Transparency International calls on all donors to sign up to aid transparency standard

Issued by Transparency International Secretariat



Transparency International, the anti-corruption organisation, is calling on the international donor community meeting this week in Busan, South Korea, to fight corruption by endorsing stronger aid transparency standards.

As the Fourth High Level Forum on Aid Effectiveness gets underway in Busan, South Korea, governments seem far from consensus on making aid transparency a reality beyond words and promises.

“Some governments must stop the stonewalling and make their aid process transparent, and accountable. This is the only way to ensure aid is locally-owned and that donor monies benefit communities rather than fuel corruption and mismanagement,” said Craig Fagan, Senior Policy Coordinator for Transparency International.

Transparency and accountability in development aid saves more lives and livelihoods by protecting donor monies from corruption and mismanagement. If aid flows are transparent and monitored, particularly by local communities, corruption can be quickly rooted out and deterred, making aid more effective for the people that matter most.

“Corruption takes a terrible toll on people’s lives, especially those living below-poverty-line. Political leadership and citizen participation are crucial to stop corruption in development aid. We need to see an agreement on key actions and timelines for making this happen,” said Rueben Lifuka, the president of Transparency International Zambia.

Transparency International, along with leading civil society organizations, is calling on all donors to endorse and implement the International Aid Transparency Initiative. It requires signatories to follow a common and comparable standard for reporting aid flows. The Initiative signatories represent 51 per cent of aid flows. This should be expanded to include all major donors and new donors, such as private foundations and emerging economies such as Brazil, China and India.

“Anti-corruption principles that have been enshrined since the Paris Declaration on aid effectiveness in 2005 need to apply to all donors. There is no opt-out clause when it comes to transparency,” said Anupama Jha, Executive Director of TI India. “Yet we are seeing a ‘not-me’ attitude in Busan as governments negotiate on an agreement”.

TI is calling for the official Busan communiqué to include the following:

 

Transparency International is the global civil society organisation leading the fight against corruption


For any press enquiries please contact

Craig Fagan
T: +82 (0) 10 8679 0837
E: .(JavaScript must be enabled to view this email address)

Thomas Coombes
T: +49 30 34 38 20 662
E: .(JavaScript must be enabled to view this email address)

Latest

Support Transparency International

Three priorities at the Open Government Partnership summit

This week, the Open Government Partnership is holding its 5th global summit in Tbilisi, Georgia. Transparency International is there in force, pushing for action in three key areas.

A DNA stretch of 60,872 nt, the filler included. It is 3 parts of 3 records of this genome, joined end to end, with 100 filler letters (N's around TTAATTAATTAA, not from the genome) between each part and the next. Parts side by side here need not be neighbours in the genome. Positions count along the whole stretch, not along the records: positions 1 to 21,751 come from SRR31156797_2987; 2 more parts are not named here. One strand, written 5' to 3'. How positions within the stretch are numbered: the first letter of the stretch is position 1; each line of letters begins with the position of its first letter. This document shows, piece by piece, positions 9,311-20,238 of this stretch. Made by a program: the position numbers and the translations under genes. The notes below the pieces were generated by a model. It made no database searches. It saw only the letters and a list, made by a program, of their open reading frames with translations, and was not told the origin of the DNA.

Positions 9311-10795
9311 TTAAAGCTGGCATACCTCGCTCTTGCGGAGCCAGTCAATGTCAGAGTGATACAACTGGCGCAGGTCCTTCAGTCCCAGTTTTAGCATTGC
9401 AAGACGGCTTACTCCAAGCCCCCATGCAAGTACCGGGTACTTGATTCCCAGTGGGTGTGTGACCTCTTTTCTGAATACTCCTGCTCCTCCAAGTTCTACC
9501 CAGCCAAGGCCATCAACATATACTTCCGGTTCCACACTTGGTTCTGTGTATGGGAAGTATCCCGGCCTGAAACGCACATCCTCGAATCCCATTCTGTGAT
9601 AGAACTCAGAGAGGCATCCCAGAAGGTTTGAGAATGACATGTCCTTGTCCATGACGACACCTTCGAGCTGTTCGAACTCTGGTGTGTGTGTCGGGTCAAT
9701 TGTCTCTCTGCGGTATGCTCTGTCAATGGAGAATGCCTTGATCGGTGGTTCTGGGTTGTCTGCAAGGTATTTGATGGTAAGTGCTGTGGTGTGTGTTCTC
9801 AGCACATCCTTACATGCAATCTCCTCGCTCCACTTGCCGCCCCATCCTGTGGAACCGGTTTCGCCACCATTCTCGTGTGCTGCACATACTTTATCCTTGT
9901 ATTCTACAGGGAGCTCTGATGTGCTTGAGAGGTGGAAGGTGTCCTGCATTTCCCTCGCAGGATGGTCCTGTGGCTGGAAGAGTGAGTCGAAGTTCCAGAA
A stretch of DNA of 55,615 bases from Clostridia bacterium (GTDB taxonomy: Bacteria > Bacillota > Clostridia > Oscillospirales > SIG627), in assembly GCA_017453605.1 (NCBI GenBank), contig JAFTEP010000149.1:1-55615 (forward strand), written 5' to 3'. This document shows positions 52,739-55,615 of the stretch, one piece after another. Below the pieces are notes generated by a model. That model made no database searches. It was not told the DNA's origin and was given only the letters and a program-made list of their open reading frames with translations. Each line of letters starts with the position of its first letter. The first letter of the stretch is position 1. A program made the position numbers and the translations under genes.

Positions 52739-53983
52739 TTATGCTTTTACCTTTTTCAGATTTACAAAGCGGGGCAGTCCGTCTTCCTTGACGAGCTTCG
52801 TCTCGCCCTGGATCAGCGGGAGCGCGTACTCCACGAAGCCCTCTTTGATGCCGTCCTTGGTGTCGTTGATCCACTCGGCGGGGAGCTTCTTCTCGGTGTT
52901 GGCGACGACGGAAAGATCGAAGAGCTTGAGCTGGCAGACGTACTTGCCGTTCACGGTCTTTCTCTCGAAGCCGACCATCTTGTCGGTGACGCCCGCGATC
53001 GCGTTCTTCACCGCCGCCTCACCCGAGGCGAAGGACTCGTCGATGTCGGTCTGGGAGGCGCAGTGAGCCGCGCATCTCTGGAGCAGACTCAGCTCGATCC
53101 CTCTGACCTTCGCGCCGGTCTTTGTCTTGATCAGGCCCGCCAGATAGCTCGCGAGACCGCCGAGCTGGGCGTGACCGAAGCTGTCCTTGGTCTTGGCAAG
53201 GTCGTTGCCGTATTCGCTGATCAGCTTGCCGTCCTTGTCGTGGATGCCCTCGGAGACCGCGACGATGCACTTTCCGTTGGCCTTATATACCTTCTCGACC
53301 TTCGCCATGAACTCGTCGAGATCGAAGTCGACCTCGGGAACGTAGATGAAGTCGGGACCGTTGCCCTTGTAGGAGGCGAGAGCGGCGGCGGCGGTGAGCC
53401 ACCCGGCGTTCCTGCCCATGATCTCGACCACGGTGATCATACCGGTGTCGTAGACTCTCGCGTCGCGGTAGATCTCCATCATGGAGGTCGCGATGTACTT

Civil society’s crucial role in sustainable development

Key players in the development community are meeting in New York for the main United Nations conference on sustainable development, the High-Level Political Forum (HLPF). Transparency International is there to highlight how corruption obstructs development and report on how effectively countries are tackling this issue.

Comment gagner la lutte contre la corruption en Afrique

Aujourd’hui est la Journée africaine de lutte contre la corruption – une occasion opportunité pour reconnaitre le progrès dans la lutte contre la corruption en Afrique et le travail significatif qui reste encore à accomplir.

How to win the fight against corruption in Africa

African Anti-Corruption Day is an important opportunity to recognise both the progress made in the fight against corruption in Africa and the significant work still left to do.

Increasing accountability and safeguarding billions in climate finance

In December 2015, governments from around the world came together to sign the Paris Agreement, agreeing to tackle climate change and keep global warming under two degrees centigrade. They committed to spend US$100 billion annually by 2020 to help developing countries reduce their greenhouse gas emissions and protect themselves against the potentially devastating effects of climate change.

After Gürtel, what next for Spain’s struggle with political corruption?

At the start of June, the Spanish parliament voted to oust Prime Minister Rajoy after his political party was embroiled in the biggest corruption scandal in Spain’s democratic history. At this critical juncture in Spain’s struggle with political corruption, Transparency International urges all parties to join forces against impunity and support anti-corruption efforts in public life.

Risk of impunity increases with outcome of Portuguese-Angolan corruption trial

A verdict last week by the Lisbon Court of Appeals in the trial of former Angolan vice president Manuel Vicente has disappointed hopes for a triumph of legal due process over politics and impunity. It also has worrying implications for the independence of Portugal’s judiciary.

Social Media

Follow us on Social Media